Dominant Dontae

Hoose Has Sophomore Year To Remember

Dontae Hoose Photo courtesy of Michelle Gilbert | MaxPreps

Dontae Hoose’s athletic career has been defined by overachieving.

Whether it be on the gridiron or the wrestling mat, there’s little doubt that the son of Joe and Johneen Hoose has learned to rise to the occasion at a young age.

“It’s what he’s been used to,” Southwestern wrestling coach Mark Arnold said of Hoose, the fourth member of his family to wrestle for the Trojans. “He’s grown up with three older brothers, we pulled him up to play varsity football as a freshman and was only in the eighth grade when he began wrestling varsity even then in the upper weight classes.”

Even after dropping his weight from 230 to 195 over the course of the season, Hoose, a sophomore, still aimed to compete at a weight class consisting mostly of upperclassmen.

The result? A 40-6 season record and a trip to the New York State Public High School Athletic Association Wrestling Championships in February — the third member of his family to do so.

Southwestern’s Dontae Hoose, right, won the Section VI Division II state qualifier at 195 pounds and finished sixth at the NYSPHSAA championships. Photo by Michelle Gilbert | MaxPreps

“What’s exciting for us is now he is that he’s still going to be in this position for two more years and is no longer the youngest,” Arnold added. “He’s going to have those experiences, that confidence and that exposure on big stages so when the time comes, he is going to shine.”

Perhaps Hoose’s most impressive triumph was a first-place finish at the Section VI state qualifier. Competing in front of a home crowd at the recently renovated Southwestern High School gymnasium, Hoose squeaked out a one-point victory over Falconer/Cassadaga Valley’s Brock Johnson in the semi-finals before sealing his state berth with a 10-1 major decision over Kyle Wittenrich of Franklinville/Cuba-Rushford.

“Brock is extremely tough and can hit you with a big move from about any position,” Arnold said of the bout with Johnson. “But, in the finals match Dontae showed that this was his title from start to finish. … He really showed why he deserved to be there.”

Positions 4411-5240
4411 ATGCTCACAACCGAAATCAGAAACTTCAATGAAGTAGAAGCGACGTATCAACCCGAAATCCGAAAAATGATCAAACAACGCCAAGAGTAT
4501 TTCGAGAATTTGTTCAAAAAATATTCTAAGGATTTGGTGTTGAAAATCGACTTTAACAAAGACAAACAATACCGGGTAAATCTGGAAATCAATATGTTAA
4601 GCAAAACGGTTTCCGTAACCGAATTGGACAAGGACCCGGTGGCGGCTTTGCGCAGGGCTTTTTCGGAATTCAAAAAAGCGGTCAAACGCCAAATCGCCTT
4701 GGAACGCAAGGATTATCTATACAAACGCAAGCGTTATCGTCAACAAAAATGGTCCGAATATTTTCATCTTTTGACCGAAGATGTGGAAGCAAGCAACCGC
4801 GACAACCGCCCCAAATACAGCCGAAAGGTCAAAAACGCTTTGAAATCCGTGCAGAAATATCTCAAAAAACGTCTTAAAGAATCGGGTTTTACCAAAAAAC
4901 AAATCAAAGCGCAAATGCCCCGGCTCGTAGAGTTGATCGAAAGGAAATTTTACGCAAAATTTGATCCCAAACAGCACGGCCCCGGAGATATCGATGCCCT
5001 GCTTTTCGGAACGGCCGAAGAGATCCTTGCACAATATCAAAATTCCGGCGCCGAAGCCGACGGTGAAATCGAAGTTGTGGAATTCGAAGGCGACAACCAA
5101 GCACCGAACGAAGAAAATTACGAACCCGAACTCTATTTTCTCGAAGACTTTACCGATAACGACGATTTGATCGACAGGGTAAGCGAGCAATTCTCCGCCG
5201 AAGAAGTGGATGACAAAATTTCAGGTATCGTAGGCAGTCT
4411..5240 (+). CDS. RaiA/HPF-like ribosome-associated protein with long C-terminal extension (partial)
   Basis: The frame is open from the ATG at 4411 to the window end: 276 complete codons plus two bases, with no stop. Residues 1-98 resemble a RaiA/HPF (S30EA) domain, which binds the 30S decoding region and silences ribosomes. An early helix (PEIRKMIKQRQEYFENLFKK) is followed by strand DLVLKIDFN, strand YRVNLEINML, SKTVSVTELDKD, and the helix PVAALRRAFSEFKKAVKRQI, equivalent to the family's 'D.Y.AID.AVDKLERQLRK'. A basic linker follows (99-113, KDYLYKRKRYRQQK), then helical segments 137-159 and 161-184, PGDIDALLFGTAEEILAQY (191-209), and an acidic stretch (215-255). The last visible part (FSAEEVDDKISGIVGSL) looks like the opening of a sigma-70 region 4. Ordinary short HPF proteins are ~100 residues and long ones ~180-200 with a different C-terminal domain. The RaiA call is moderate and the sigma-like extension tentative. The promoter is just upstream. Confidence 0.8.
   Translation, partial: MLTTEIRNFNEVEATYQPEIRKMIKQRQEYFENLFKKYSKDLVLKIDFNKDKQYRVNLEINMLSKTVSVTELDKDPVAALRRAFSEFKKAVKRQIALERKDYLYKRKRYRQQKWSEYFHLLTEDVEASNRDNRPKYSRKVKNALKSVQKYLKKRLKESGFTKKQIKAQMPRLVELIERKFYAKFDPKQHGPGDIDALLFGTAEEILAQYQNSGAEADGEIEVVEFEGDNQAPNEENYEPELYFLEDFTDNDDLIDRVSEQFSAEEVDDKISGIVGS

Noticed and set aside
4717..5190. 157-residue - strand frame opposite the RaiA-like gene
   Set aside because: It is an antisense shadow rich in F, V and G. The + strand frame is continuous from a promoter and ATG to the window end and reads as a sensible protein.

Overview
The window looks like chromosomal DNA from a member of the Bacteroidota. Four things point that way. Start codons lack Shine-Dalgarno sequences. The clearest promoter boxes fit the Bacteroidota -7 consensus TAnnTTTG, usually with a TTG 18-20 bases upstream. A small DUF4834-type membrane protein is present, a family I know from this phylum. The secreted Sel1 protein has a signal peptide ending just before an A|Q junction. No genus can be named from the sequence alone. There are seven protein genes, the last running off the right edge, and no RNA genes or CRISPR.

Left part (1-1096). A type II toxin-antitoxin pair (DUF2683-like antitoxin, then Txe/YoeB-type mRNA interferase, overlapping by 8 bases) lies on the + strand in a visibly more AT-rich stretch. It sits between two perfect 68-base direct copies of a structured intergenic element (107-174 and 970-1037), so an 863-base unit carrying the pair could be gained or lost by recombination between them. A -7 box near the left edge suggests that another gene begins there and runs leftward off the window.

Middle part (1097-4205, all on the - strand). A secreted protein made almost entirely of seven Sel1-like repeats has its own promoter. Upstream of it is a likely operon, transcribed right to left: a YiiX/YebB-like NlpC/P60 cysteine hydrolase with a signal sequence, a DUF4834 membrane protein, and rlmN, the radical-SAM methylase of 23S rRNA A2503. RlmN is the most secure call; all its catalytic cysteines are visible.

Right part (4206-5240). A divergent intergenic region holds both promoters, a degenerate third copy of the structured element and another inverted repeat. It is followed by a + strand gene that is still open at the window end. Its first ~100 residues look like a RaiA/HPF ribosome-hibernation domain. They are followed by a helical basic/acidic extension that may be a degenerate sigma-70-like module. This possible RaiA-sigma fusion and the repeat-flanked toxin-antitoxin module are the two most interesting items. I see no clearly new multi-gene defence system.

And, though his seeding at the state level drew him a top-four wrestler in the first round, Arnold described Hoose’s resilience in the consolation bracket as “nothing short of special” as he wrestled to a sixth-place finish in his bracket.

“Even at the state meet he was the lone sophomore in a bracket filled with juniors and seniors,” Arnold added. “To be the youngest in the bracket as a 13-seed, and have the composure and patience to just keep wrestling one match at a time is a testament to how far ahead he is of others his age.”

Southwestern’s Dontae Hoose, on top, won the Section VI Division II state qualifier at 195 pounds and finished sixth at the NYSPHSAA championships. Photo by Michelle Gilbert | MaxPreps

And, according to his coach, that will only continue to increase in the next two years.

“I expect to see Dontae’s confidence to really grow going into next year,” he said. “His leadership and work ethic is what is going to help him get better and also help our program build. Younger kids see what he was able to do in the 10th grade and that makes them want to strive to do it too, and now we have that in our room for two more years to use as an example.”

“Dontae is going to be a state champion in the near future,” said Maple Grove head coach Mark Hetrick, who also serves Hoose’s physical education teacher at Southwestern.

“He’s one of the hardest-working kids I’ve ever been around,” he added. ” He is the type of kid that puts in the extra work. … He is truly a student-athlete and his contagious work ethic surrounds everyone around him.”

That work ethic goes beyond his teammates, according to Fredonia/Silver Creek/Pine Valley/Forestville/Brocton coach Joe Santilli.

“I know some of the guys on my team do informal workouts with him, Alex Christy and Ceric Kristan, so they communicate, work out,” Santilli said. “I just have watched Dontae progress and evolve, especially over the last year and a half. I know he puts the effort in, he’s highly competitive, you can tell he wants to improve and be as good as he can be.”

“He’s a fine young man and this sport is full of them,” he added. “He does stand out.”

That ability to stand out has earned him yet another accolade as The Post-Journal’s 2020 Wrestler of the Year.


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